This spot is inside The Breakers in Williamsburg—just find the neon "Order Here" sign over the window that looks like a coat check. Tito Papas is serving Filipino bar food like adobo pork belly bao and fried chicken sisig tacos, and they sometimes offer specials like Mexican elote bowls and ube tres leches. Check their Instagram for collabs and menu drops.
photo credit: Gouie
There are always new omakase options in NYC, but it’s hard to find spots that focus on high-quality, relatively affordable stuff. This place in The Market Line on the LES has a $30 seven-piece-and-half-roll special that’s just that: special (and not only because of the price point). All the fish you’ll try here is buttery, and the rice is seasoned with just a kiss of vinegar. There are also $50 and $75 sushi plates if you want premium pieces like sea urchin and fatty tuna.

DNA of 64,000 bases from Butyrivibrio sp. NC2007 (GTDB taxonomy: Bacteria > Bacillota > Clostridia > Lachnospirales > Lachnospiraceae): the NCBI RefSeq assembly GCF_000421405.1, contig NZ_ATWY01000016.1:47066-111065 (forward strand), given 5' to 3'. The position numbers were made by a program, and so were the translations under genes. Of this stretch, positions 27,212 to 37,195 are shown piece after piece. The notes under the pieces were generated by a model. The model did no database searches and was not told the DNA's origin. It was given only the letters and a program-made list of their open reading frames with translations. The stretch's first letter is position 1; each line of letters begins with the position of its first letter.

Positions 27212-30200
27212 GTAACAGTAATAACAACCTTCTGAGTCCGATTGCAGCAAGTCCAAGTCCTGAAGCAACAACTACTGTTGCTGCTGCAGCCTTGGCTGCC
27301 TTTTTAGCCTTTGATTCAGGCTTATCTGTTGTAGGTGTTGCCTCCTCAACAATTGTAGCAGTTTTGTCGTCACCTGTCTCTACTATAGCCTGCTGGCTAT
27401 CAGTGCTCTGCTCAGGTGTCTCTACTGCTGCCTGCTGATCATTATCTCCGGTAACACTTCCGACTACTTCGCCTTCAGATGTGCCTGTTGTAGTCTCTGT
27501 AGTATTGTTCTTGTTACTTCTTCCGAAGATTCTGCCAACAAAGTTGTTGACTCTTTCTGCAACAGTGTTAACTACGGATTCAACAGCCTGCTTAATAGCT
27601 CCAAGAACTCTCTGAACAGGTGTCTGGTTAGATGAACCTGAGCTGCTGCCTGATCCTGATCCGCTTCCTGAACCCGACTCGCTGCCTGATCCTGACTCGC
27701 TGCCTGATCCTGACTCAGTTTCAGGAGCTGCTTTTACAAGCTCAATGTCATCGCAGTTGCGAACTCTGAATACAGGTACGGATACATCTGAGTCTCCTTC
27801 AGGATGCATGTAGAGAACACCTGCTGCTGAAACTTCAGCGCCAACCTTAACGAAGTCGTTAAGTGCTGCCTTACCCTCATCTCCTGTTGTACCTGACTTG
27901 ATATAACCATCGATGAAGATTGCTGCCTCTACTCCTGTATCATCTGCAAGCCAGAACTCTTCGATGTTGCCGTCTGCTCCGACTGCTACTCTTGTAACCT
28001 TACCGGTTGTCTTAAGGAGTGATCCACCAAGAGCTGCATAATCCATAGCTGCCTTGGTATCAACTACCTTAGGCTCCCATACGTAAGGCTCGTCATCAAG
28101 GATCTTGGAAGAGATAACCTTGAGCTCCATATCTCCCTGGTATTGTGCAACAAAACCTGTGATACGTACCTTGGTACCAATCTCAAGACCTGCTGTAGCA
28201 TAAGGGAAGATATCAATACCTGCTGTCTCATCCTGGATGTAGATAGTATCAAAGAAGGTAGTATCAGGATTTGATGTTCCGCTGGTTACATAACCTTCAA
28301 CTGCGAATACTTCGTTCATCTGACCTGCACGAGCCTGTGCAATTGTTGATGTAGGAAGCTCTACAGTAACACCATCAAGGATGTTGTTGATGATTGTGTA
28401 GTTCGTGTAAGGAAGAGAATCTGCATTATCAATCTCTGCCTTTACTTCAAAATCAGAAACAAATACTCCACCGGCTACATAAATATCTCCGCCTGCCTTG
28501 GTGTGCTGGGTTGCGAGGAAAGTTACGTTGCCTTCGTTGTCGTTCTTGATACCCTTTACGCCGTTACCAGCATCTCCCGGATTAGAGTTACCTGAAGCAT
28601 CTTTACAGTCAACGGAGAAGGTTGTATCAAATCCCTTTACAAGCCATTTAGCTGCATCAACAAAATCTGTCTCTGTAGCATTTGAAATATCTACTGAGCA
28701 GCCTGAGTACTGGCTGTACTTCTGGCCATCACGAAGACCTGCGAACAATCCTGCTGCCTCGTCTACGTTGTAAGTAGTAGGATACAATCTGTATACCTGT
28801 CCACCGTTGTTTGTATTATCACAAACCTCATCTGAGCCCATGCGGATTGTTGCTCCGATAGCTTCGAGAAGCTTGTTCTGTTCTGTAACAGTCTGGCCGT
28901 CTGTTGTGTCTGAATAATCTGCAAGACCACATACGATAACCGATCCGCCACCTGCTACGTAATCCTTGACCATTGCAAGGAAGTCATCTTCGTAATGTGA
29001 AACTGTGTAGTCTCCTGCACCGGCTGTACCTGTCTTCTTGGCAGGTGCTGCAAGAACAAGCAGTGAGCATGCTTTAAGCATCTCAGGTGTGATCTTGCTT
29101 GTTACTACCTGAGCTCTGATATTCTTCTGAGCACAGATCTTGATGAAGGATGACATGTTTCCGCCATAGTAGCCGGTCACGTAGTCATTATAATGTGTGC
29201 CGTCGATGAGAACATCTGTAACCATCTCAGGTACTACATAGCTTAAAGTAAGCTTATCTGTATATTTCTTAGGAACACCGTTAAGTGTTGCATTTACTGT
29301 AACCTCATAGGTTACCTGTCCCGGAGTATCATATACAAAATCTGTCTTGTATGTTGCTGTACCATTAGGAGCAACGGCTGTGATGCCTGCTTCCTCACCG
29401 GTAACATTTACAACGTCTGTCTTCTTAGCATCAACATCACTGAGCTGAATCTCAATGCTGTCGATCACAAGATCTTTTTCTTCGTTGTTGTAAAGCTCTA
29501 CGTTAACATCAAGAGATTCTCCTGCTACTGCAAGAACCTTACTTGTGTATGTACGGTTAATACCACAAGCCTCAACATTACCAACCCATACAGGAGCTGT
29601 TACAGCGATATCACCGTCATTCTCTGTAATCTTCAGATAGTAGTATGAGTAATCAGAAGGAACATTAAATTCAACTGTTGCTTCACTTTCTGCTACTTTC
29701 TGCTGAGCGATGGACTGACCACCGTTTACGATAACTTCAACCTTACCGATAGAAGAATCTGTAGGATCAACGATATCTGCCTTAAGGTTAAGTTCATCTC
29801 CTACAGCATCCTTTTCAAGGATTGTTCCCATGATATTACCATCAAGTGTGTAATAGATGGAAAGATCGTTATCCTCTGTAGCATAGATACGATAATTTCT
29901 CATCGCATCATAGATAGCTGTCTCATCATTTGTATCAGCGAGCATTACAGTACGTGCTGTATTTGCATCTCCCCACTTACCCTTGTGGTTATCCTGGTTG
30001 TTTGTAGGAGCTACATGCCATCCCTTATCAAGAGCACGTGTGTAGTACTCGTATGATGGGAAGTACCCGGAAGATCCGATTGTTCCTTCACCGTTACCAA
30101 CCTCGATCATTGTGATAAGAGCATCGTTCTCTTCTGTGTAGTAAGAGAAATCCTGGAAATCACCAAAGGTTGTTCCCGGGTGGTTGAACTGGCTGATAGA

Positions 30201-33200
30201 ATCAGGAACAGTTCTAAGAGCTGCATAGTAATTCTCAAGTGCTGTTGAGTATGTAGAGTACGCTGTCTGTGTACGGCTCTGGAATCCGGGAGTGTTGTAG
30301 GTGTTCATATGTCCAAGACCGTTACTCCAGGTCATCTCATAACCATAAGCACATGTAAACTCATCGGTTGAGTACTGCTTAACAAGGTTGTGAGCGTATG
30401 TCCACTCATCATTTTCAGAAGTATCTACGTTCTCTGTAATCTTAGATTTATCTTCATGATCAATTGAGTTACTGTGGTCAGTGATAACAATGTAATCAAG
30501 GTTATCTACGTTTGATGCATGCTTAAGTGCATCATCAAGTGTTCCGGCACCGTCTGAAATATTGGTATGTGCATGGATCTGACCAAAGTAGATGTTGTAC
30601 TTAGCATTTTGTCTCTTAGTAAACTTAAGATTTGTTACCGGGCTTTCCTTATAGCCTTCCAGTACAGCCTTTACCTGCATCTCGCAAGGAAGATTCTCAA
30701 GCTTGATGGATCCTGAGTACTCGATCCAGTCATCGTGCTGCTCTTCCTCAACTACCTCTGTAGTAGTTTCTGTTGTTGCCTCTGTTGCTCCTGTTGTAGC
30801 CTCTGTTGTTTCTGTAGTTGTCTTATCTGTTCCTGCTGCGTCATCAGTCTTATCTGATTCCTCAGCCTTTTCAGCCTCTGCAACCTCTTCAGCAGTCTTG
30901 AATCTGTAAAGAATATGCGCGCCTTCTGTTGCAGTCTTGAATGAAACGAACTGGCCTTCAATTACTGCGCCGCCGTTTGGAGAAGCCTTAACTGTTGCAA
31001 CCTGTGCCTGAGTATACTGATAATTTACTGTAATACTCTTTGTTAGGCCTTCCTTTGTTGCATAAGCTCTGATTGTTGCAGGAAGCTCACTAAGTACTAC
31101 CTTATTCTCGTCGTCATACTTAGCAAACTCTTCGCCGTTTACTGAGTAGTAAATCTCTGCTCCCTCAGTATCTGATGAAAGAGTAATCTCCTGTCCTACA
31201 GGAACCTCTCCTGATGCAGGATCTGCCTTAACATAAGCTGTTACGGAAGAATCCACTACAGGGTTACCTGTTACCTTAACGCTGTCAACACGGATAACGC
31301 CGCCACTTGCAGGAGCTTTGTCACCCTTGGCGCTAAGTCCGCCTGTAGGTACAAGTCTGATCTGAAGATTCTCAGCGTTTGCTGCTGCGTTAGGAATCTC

photo credit: Aya Kishimoto
Tasting menus can be polarizing. Sometimes, you sit for a few hours, drop a bunch of cash, and eat a parade of uninspired plates that make you feel like you’re in an exhausting meeting that you kind of want to end. You won't feel that way at L’Abeille, a place partially-owned by chef and Joël Robuchon vet Mitsunobu Nagae. The $180 six-course tasting menu is primarily French with some Japanese touches—and we especially like the foie gras crème brûlée paired with an onion ice cream and the perfectly-cooked tilefish with crispy skin that you’ll want to eat all by itself. The next time you want to surrender yourself to a two-hour dinner that involves very little decision making, L'Abeille should be at the top of your list.
The decor at this Thai spot in Bushwick incorporates a lot of greenery—including around the entire front door. The menu here has specials like squid ink fried rice with octopus and pad thai with lobster tail, but there are also familiar dishes like red/green/yellow curries, chicken satay, and pad sei eiw. If you come for lunch, you can get a set meal between $10.95 and $12.95 until 4pm.